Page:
HONORING THE 75TH ANNIVERSARY OF THE BATTLE OF IWO JIMA
By Kraig M. Butrum, CEO National Museum of Americans In Wartime
As one who has lived in Washington DC for 24 years, it is an honor to drive by the Marine Corps War memorial that ‘honors the memory of the men and women of the United States Marine Corps who have given their lives to their country since November 10, 1775.”
The United States Marine Corps War Memorial represents this nation’s gratitude to Marines and those who have fought beside them. While the statue depicts one of the most famous incidents of World War II, the memorial is dedicated to all Marines who have given their lives in defense of the United States since 1775.
The Battle of Iwo Jima was an epic military campaign between U.S. Marines and the Imperial Army of Japan in early 1945. … American forces invaded the island on February 19, 1945, and the ensuing Battle of Iwo Jima lasted for five weeks in some of the bloodiest fighting of World War II.
The Picture behind the Statue
The actual tiny island of Iwo Jima lies 660 miles south of Tokyo. Mount Suribachi, an extinct volcano that forms the narrow southern tip of the island, rises 550 feet to dominate the ocean around it. US troops had recaptured most of the other islands in the Pacific Ocean that the Japanese had taken in 1941 and 1942. In 1945, Iwo Jima became a primary objective in American plans to bring the Pacific campaign to a successful conclusion.
On the morning of February 19, 1945, the 4th and 5th Marine Divisions invaded Iwo Jima after an ineffective 72-hour bombardment. The 28th Regiment of the 5th Division, was ordered to capture Mount Suribachi. They reached the base of the mountain on the afternoon of February 21 and, by nightfall the next day, had almost surrounded it. On the morning of February 23, Marines of Company E, 2nd Battalion, started the tortuous climb up the rough terrain to the top. At about 10:30 am men all over the island were thrilled by the sight of a small American flag flying from atop Mount Suribachi. That afternoon, when the slopes were clear of enemy resistance, a second, larger flag was raised in the same location.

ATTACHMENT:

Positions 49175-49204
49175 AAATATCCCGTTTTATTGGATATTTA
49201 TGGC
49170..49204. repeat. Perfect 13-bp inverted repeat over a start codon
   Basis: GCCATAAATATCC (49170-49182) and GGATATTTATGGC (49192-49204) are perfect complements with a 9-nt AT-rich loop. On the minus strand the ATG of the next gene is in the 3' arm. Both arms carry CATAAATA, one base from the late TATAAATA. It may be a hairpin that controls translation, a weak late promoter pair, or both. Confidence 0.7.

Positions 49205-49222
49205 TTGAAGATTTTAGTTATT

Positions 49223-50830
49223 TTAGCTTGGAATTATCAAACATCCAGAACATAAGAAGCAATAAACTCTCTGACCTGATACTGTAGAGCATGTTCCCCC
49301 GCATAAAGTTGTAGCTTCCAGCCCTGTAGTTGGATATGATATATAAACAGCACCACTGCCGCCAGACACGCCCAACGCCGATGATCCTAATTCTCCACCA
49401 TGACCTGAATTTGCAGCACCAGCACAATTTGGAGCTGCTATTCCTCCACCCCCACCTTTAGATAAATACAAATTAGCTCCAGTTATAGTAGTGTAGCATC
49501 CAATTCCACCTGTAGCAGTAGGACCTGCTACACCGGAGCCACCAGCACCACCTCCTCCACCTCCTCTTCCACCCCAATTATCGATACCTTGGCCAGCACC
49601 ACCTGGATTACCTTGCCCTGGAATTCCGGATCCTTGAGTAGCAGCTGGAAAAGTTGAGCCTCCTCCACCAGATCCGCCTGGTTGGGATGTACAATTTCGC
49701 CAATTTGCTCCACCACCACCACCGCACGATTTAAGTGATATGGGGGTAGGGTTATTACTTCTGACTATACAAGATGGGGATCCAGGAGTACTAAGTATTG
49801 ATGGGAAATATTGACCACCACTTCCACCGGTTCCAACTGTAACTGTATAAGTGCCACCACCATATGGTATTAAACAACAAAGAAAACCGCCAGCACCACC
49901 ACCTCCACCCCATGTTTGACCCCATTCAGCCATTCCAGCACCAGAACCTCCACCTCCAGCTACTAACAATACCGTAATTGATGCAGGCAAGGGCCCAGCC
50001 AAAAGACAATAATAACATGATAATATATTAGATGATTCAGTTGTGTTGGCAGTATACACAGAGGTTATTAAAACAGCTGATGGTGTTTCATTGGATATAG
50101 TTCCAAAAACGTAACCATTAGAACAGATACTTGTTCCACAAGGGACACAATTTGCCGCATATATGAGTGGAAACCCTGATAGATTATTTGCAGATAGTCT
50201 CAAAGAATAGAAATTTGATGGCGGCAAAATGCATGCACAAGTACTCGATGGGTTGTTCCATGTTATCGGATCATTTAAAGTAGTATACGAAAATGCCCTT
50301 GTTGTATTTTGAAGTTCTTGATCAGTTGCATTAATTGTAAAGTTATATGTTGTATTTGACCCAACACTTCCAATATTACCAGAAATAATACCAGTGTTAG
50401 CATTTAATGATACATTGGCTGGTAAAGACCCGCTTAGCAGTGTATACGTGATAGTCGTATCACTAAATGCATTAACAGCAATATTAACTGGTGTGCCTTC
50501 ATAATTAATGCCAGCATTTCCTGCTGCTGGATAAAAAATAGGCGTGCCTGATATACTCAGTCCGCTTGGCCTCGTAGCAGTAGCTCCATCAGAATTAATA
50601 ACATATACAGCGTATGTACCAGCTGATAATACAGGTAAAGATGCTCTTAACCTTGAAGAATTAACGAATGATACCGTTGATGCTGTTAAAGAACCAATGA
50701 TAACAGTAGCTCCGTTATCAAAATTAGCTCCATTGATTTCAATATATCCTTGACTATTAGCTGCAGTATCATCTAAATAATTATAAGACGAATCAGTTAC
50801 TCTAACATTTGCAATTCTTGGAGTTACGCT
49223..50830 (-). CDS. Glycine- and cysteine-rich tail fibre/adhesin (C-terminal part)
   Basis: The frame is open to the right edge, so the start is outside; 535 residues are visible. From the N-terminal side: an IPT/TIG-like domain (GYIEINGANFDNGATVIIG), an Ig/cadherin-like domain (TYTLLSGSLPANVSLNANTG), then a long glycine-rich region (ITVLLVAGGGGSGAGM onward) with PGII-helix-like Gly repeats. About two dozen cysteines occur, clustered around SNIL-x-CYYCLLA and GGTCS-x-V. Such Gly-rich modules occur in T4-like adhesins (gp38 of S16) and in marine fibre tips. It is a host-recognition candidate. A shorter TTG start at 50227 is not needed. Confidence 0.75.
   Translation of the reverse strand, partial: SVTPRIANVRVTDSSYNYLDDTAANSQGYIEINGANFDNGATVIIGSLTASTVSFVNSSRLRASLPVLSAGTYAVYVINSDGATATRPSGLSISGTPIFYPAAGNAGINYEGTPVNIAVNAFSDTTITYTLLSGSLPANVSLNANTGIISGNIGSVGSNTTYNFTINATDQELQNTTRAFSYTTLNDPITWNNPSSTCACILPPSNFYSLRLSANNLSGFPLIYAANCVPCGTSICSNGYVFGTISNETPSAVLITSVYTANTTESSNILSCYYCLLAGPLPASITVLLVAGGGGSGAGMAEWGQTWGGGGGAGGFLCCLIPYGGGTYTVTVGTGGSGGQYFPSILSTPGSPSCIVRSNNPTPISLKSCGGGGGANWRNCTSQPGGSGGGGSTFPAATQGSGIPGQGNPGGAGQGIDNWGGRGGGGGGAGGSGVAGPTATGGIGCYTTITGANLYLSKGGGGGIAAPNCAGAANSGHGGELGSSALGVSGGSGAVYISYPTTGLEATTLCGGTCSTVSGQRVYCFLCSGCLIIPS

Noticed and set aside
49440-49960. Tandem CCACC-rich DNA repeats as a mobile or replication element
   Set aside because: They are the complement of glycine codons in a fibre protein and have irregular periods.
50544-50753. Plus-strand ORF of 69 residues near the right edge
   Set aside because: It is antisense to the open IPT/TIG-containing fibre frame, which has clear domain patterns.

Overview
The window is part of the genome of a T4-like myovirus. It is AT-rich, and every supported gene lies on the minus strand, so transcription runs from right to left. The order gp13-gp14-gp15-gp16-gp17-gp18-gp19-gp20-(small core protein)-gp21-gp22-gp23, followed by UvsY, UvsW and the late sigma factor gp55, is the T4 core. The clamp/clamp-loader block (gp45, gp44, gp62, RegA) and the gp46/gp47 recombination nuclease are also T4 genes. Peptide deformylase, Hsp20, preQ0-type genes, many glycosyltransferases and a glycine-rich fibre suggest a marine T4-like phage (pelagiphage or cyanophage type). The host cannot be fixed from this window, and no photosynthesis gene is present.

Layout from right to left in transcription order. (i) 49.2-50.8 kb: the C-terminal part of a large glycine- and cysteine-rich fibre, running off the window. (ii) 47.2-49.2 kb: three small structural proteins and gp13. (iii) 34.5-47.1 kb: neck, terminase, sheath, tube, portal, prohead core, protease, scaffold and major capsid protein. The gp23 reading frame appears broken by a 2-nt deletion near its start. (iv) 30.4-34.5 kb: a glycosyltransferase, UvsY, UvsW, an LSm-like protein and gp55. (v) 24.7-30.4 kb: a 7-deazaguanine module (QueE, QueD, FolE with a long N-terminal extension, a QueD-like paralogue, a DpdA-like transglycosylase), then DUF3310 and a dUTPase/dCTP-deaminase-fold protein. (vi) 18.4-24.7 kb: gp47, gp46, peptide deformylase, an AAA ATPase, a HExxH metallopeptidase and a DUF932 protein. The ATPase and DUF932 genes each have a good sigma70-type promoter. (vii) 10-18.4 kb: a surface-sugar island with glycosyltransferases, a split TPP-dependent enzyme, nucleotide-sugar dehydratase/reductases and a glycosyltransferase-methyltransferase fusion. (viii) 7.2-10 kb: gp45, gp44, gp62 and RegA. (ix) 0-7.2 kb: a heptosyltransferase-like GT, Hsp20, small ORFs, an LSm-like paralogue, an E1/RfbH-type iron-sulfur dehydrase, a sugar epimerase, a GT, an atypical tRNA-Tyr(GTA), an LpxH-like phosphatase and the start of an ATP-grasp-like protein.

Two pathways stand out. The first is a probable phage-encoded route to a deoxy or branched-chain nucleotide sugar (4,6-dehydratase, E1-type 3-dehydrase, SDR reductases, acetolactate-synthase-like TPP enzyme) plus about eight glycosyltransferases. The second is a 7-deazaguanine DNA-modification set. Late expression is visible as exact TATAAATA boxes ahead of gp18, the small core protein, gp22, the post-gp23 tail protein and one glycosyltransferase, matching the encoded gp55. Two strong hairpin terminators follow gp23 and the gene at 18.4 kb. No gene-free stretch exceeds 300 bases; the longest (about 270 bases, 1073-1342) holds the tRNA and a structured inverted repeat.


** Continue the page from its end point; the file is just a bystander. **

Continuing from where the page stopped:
The Making of a Memorial
Joe Rosenthal of the Associated Press caught the afternoon flag-raising in an iconic photograph that eventually won a Pulitzer Prize. Sculptor Felix W. de Weldon, then on duty with the US Navy, was so moved by the image that he constructed first a scale model and then a life-size model of it. Rene Gagnon, Ira Hayes, and John Bradley posed for the sculptor as he modeled their faces in clay. These three men were believed to be the survivors of the famous flag raising (the others were killed on Iwo Jima). The US Marine Corps has since concluded that John Bradley was not in the famous image of the flag raising.
Once the statue was completed in plaster, it was carefully disassembled and trucked to Brooklyn, N.Y., for casting in bronze. The casting process, which required the work of experienced artisans, took nearly 3 years. After the parts had been cast, cleaned, finished, and chased, they were reassembled into approximately a dozen pieces–the largest weighing more than 20 tons–and brought back to Washington, D.C., by a three-truck convoy. Here they were bolted and welded together, and the statue was treated with preservatives.
President Dwight D. Eisenhower dedicated the memorial in a ceremony on November 10, 1954, the 179th anniversary of the U.S. Marine Corps.
Thirty-two-foot-high figures are shown raising a 60-foot bronze flagpole. The flag flies 24 hours a day, 365 days a year by presidential proclamation. Every time I drive by, there are families, buses and veterans paying respects regardless of day or night.
The figures in the statue occupy the same positions as they were identified at the time in Rosenthal’s historic photograph. Ira Hayes is the figure farthest from the flagpole with both hands reaching up. Franklin Sousley is in front of Hayes, to the right. John Bradley is in front of Sousley. Michael Strank is in front of Hayes, to the left. Rene Gagnon is in front of Strank. Harlon Block is at the foot of the flagpole. But controversy remains who that day was part of the flag raising.
The monument itself is impressive. the M-l rifle and the carbine carried by two of the figures are 16 and 12 feet long, respectively. The canteen would hold 32 quarts of water.
The figures stand on a rock slope above a granite base. The entire memorial is about 78 feet tall.
Granite for the base came from Sweden. The names and dates of every principal Marine Corps engagement since the founding of the Corps form a gold ring around the base.
The entire cost of the statue ($850,000 in 1953 dollars) was donated by US Marines, friends of the Marine Corps, and members of the Naval Service. No public funds were used for this memorial.